HERBS, SPICES, AND FLAVOURINGS
This is where things get fun in the formula, because the sky’s the limit! Salt and pepper should be added to taste. If you’re not sure how much to add, begin with a 1/4 teaspoon of salt and a 1/8 teaspoon of pepper and go from there. After all, it’s easier to correct something that’s under seasoned than over seasoned. Here are some of my favourite additions when I’m making vinaigrettes from scratch:
Fresh or dry herbs, especially
herbes de provence
, parsley, lemon thyme, and
Minced chives or a shallot
Fresh garlic, finely minced or passed through a
. Just note that it's best to use the vinaigrette the day it's made as the garlic flavour increases in potency the longer it sits.
A handful of raspberries for a fruity vinaigrette.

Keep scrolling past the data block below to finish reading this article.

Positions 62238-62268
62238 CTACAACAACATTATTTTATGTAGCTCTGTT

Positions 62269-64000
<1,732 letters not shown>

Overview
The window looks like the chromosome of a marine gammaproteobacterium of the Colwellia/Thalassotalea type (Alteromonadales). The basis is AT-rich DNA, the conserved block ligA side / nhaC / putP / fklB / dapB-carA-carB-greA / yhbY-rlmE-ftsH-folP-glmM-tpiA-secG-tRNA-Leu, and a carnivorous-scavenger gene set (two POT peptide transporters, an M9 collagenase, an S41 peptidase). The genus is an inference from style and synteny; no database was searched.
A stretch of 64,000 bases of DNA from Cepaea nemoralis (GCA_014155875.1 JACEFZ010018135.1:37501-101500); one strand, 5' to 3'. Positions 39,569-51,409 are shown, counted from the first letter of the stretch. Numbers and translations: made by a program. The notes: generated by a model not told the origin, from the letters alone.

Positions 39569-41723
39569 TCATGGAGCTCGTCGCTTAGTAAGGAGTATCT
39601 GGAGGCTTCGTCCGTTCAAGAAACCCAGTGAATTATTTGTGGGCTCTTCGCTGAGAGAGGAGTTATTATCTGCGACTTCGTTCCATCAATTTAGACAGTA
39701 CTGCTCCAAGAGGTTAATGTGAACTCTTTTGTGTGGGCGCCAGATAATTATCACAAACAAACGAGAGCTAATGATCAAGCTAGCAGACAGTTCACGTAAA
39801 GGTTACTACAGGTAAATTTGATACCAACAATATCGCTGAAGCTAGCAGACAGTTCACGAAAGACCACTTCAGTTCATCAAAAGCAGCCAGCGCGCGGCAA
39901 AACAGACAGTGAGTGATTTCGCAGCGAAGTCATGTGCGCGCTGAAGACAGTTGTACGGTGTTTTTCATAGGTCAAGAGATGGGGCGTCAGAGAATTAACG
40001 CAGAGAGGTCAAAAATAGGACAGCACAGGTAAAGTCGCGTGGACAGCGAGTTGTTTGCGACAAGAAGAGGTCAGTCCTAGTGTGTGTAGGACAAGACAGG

Chili pepper flakes.
MIXING IT UP
I swear by putting all of the ingredients in a recycled glass jar and shaking it vigorously. It makes the least amount of dishes and if there’s extra, it’s already in a container. The con? You will need to shake it up every time you use it. The alternative is running it through a blender, like a Magic Bullet, or mixing it up with an immersion hand blender. This method thickens everything and makes the vinaigrette almost creamy. It’s also less likely to separate. The call is yours!
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ASIAN INSPIRED VINAIGRETTE RECIPE
2.5oz avocado oil
1/2oz sesame oil
1 oz rice vinegar
1 tsp hoisin sauce
1/4 tsp garlic powder
pinch of chili pepper flakes
salt and pepper to taste
PRINTABLE ASIAN INSPIRED VINAIGRETTE RECIPE CARD
Asian Inspired Vinaigrette
- 2.5 oz avocado oil
- 1/2 oz sesame oil
- 1 oz rice vinegar
- 1 tsp hoisin sauce
- 1/4 tsp garlic powder
- pinch of chili pepper flakes
- salt and pepper to taste
- Add all of the ingredients into a glass jar.
- Close the jar, shake well, and serve.
- This dressing can be blended instead of shaken.
- Make sure to shake well before using, as it’s normal for the oil and vinegar to separate as there’s nothing to bind these ingredients together.
- Store it for up to 1 month in the refrigerator.
PIN IT FOR LATER
Love and gratitude,